Baseline verbal fluency performance as predictor of state anxiety during a live hand-grenade throwing exercise - A prospective study of Swedish military conscripts

Research output: Contribution to journalArticle

Abstract

Background: We investigated whether individual differences in baseline executive control capacity could predict state anxiety during a potentially life-threatening situation.
Methods: 19 Swedish military conscripts were assessed during two measurement occasions. During a baseline measurement, data regarding performance on a letter fluency task and state anxiety were assessed. During a second measurement, performed immediately prior to
participation in a live hand-grenade throwing exercise, data regarding state anxiety was assessed. All participants were male, right-handed and had fulfilled 12 years of education.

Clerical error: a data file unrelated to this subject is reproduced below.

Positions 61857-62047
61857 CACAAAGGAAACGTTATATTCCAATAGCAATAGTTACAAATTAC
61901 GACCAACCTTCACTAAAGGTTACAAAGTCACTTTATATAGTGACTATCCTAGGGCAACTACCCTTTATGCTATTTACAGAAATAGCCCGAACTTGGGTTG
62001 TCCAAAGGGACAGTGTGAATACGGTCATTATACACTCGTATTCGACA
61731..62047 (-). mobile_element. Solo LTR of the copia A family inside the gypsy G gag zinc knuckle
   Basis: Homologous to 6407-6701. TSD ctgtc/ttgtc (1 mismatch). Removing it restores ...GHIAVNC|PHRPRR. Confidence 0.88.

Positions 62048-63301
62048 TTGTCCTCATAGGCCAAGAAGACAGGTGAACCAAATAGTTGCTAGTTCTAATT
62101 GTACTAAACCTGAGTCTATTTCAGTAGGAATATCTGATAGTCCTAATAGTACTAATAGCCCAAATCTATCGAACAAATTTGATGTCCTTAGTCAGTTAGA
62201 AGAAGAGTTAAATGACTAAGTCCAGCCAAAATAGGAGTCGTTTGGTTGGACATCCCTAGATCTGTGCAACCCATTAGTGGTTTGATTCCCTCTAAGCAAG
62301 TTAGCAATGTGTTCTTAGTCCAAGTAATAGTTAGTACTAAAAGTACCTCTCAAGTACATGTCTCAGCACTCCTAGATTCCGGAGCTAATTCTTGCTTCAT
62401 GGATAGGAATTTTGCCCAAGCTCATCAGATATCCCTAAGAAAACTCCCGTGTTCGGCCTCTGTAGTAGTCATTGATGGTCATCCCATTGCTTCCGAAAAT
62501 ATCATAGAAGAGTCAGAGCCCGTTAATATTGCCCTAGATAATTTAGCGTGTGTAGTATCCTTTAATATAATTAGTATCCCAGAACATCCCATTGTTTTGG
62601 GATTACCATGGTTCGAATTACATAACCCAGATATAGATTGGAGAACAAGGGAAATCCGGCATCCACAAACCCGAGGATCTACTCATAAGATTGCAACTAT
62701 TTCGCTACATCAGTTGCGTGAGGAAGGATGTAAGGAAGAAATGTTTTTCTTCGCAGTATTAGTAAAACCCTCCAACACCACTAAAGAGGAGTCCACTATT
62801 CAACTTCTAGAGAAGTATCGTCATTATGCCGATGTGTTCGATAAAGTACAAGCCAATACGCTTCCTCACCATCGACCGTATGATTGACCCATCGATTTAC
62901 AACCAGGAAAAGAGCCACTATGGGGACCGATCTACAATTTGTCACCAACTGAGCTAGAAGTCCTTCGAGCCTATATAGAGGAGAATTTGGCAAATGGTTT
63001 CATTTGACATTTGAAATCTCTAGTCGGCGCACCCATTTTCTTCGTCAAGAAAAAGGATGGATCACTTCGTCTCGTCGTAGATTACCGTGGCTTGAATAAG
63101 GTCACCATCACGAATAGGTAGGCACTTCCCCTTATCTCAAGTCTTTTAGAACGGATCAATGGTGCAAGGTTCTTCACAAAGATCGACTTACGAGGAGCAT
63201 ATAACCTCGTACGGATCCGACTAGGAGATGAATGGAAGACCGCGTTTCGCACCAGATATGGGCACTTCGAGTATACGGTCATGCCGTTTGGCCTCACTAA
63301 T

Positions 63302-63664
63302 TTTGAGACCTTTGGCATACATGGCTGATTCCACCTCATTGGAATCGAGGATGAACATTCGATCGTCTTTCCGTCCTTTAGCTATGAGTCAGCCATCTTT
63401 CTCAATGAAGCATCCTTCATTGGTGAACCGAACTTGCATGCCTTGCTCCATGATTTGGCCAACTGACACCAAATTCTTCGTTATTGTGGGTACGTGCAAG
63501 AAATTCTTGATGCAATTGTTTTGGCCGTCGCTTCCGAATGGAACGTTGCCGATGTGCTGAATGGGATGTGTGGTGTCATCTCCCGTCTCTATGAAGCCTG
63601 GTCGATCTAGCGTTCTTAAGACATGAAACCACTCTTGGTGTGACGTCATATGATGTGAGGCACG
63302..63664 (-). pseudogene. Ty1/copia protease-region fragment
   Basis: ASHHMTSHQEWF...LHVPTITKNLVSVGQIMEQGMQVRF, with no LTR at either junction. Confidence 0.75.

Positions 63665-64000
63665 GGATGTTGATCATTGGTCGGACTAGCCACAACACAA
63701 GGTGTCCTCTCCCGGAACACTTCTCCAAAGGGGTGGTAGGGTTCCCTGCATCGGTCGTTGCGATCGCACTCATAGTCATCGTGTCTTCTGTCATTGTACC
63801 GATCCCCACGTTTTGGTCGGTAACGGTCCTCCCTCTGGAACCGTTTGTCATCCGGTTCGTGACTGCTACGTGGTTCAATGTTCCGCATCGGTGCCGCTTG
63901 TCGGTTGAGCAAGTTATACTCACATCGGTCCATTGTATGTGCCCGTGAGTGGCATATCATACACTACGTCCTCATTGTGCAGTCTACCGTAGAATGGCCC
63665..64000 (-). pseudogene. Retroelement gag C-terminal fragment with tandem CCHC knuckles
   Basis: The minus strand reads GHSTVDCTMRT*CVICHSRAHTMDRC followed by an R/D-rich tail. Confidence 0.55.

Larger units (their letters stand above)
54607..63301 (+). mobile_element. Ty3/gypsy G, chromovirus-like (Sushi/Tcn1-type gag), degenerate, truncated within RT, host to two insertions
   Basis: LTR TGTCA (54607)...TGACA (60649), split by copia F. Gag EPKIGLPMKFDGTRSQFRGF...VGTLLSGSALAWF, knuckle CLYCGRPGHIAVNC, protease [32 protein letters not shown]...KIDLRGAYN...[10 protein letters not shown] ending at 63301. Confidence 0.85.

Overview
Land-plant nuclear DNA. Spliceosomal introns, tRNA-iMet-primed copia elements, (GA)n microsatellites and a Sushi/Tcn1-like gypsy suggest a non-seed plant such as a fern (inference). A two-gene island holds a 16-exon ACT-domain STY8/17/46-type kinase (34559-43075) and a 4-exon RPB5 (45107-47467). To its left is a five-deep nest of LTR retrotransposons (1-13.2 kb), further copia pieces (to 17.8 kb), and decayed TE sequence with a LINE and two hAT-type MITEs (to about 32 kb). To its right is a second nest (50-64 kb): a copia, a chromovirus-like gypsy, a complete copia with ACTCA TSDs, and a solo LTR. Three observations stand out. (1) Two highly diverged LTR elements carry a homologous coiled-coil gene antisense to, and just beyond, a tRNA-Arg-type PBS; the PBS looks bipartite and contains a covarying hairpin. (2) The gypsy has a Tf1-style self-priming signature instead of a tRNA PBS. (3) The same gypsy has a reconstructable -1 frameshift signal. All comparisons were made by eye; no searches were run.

Results: The level of state anxiety was significantly increased between the two measurement occasions (p < .01). Both the number of words produced ( β = -.37; p < .05) and the number of perseveration made ( β = .43; p < .05) on the verbal fluency task predicted, while controlling for state anxiety at baseline, the level of experienced state anxiety during the threatening situation.
Conclusion: Although more research is needed the present finding suggests that individualdifferences in executive control capacity might be related to emotion regulation ability during acute stressor exposure.

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Research areas and keywords

Subject classification (UKÄ) – MANDATORY

  • Psychology

Keywords

  • Executive control, state anxiety, prospective, stress
Original languageEnglish
Pages (from-to)1-7
JournalBehavioral and Brain Functions
Volume3
Issue number39
Publication statusPublished - 2007
Publication categoryResearch
Peer-reviewedYes